With the world holding its breath for the next Trump tweet on North Korea, with Britain fighting its own EU Brexit and France entering a new era of politics it would be easy to think that the only outcome of all these events is going to be catastrophe for your finances.
Surprisingly, conflict economics is a robust and well researched subject matter. Whilst the conclusions are not entirely consistent; in essence the increase in likelihood of confrontation tends to decrease prices, but the ultimate outbreak of conflict increases them.
In some senses this is understandable, markets don’t like uncertainty, a point that can be seen in the current Brexit negotiations. However, once hostilities start and the market get some certainty, stock markets rebound. Of course, along the way there may be setbacks or advances that change market sentiment. However, as the research shows, strong rebellions frequently reach a negotiated settlement because the incumbent can’t get a decisive win, whilst weak rebellions tend not to get negotiated settlements and the insurgents therefore snipe away from the fringes over many years.
Whilst there may be lessons here for the UK government, what should you do when there is so much political noise?
Here are five rules to help you through:
#1 Stick to the plan
Conflicts and other disruptive causes can affect share prices but there is nothing quite like panic to really affect your portfolio. Do not follow the Gil Scott Heron maxim from his track B-movie of panic now and avoid the rush.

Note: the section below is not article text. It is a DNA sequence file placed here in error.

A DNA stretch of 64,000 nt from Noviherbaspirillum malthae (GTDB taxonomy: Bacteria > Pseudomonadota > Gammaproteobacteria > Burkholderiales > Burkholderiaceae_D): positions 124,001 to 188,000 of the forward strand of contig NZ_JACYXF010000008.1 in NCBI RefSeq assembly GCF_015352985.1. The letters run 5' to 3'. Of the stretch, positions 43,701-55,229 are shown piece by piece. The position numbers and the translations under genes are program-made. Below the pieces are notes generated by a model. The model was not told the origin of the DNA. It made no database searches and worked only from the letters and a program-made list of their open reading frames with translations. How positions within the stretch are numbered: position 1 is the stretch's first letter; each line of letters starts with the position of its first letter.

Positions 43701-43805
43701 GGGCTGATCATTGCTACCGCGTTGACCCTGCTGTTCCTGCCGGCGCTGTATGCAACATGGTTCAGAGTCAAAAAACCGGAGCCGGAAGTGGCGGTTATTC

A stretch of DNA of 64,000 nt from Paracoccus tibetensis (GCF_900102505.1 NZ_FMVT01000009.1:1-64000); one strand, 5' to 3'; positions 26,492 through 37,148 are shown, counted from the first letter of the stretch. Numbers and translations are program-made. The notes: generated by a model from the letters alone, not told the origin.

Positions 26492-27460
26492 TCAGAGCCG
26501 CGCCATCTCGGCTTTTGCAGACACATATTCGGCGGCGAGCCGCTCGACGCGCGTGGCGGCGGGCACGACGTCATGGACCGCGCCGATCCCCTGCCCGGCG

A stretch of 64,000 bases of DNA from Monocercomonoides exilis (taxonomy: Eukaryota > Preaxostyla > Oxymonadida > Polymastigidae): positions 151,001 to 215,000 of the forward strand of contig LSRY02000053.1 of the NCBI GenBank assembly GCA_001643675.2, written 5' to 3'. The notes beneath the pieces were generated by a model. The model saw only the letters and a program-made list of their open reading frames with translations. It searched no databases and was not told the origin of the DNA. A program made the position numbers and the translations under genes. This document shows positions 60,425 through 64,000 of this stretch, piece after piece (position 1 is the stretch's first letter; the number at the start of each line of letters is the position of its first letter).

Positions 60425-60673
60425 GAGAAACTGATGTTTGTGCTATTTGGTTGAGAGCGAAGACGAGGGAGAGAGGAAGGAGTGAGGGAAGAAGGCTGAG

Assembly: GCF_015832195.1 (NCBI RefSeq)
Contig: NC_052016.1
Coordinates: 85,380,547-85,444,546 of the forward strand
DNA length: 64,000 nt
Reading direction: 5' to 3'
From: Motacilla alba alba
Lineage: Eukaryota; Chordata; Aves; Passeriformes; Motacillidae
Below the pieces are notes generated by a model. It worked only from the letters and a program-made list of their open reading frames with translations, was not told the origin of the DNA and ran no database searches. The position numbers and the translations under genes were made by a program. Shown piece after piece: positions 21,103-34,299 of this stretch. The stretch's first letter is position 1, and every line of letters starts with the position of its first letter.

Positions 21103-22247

#2 Quit trying to time the market
Predicting the top and bottom of the markets is a fool’s game. Remember being right on the first decision doesn’t necessarily mean you will be right on the second.
#3 Avoid being out of the market
Whilst conflicts can sometimes weigh heavily on the market, recoveries can be surprisingly quick. If you have trouble understanding this look up what happened with UK stock prices between March 7, 2009 and March 9, 2009.
#4 Remember diversification is your friend.
Being massively diversify means that individual stock, Country and industry risks are substantially reduced. Diversification enables you to capture the capital market returns without being subject to the vagaries of a single president, or a single government for that matter.
#5 If you feel the need to speculate in times of uncertainty, remember the alleged maxim of Nathan Rothschild of Rothschild banking fame; ‘Buy on the sound of cannons, Sell on the sound of trumpets’. Apparently, he did quite well shorting the market based on inside information about Wellingtons victory at Waterloo.
If you have concerns or questions remember we are here to help. In the last thirty years we have gained some experience around market volatility and if we can help we will.